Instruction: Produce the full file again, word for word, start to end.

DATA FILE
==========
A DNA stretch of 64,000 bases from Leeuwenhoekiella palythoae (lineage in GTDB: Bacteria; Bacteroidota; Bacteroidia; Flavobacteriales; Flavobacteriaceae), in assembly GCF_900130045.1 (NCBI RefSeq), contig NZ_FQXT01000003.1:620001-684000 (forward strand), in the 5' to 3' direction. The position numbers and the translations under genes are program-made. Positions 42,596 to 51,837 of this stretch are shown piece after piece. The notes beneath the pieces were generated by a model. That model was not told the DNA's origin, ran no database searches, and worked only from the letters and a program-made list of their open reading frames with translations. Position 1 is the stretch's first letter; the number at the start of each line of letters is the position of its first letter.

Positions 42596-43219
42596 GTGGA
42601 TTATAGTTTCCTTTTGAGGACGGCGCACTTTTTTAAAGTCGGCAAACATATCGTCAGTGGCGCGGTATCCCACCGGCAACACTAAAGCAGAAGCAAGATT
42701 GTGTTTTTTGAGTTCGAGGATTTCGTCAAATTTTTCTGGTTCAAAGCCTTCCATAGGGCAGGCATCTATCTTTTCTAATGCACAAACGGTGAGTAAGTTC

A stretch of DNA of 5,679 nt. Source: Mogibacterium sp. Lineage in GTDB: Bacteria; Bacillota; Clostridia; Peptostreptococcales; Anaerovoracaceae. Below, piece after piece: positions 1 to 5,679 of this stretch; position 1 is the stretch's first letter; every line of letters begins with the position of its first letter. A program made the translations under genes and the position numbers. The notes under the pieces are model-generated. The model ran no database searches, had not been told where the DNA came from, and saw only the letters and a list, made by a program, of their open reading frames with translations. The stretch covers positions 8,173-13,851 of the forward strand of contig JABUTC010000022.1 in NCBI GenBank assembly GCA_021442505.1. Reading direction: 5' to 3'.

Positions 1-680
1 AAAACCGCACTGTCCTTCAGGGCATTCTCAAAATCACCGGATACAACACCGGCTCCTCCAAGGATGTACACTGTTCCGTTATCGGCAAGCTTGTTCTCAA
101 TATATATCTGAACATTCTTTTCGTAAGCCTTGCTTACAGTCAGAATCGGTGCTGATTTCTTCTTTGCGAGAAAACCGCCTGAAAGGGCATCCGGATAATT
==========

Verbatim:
A DNA stretch of 64,000 bases from Leeuwenhoekiella palythoae (lineage in GTDB: Bacteria; Bacteroidota; Bacteroidia; Flavobacteriales; Flavobacteriaceae), in assembly GCF_900130045.1 (NCBI RefSeq), contig NZ_FQXT01000003.1:620001-684000 (forward strand), in the 5' to 3' direction. The position numbers and the translations under genes are program-made. Positions 42,596 to 51,837 of this stretch are shown piece after piece. The notes beneath the pieces were generated by a model. That model was not told the DNA's origin, ran no database searches, and worked only from the letters and a program-made list of their open reading frames with translations. Position 1 is the stretch's first letter; the number at the start of each line of letters is the position of its first letter.

Positions 42596-43219
42596 GTGGA
42601 TTATAGTTTCCTTTTGAGGACGGCGCACTTTTTTAAAGTCGGCAAACATATCGTCAGTGGCGCGGTATCCCACCGGCAACACTAAAGCAGAAGCAAGATT
42701 GTGTTTTTTGAGTTCGAGGATTTCGTCAAATTTTTCTGGTTCAAAGCCTTCCATAGGGCAGGCATCTATCTTTTCTAATGCACAAACGGTGAGTAAGTTC

A stretch of DNA of 5,679 nt. Source: Mogibacterium sp. Lineage in GTDB: Bacteria; Bacillota; Clostridia; Peptostreptococcales; Anaerovoracaceae. Below, piece after piece: positions 1 to 5,679 of this stretch; position 1 is the stretch's first letter; every line of letters begins with the position of its first letter. A program made the translations under genes and the position numbers. The notes under the pieces are model-generated. The model ran no database searches, had not been told where the DNA came from, and saw only the letters and a list, made by a program, of their open reading frames with translations. The stretch covers positions 8,173-13,851 of the forward strand of contig JABUTC010000022.1 in NCBI GenBank assembly GCA_021442505.1. Reading direction: 5' to 3'.

Positions 1-680
1 AAAACCGCACTGTCCTTCAGGGCATTCTCAAAATCACCGGATACAACACCGGCTCCTCCAAGGATGTACACTGTTCCGTTATCGGCAAGCTTGTTCTCAA
101 TATATATCTGAACATTCTTTTCGTAAGCCTTGCTTACAGTCAGAATCGGTGCTGATTTCTTCTTTGCGAGAAAACCGCCTGAAAGGGCATCCGGATAATT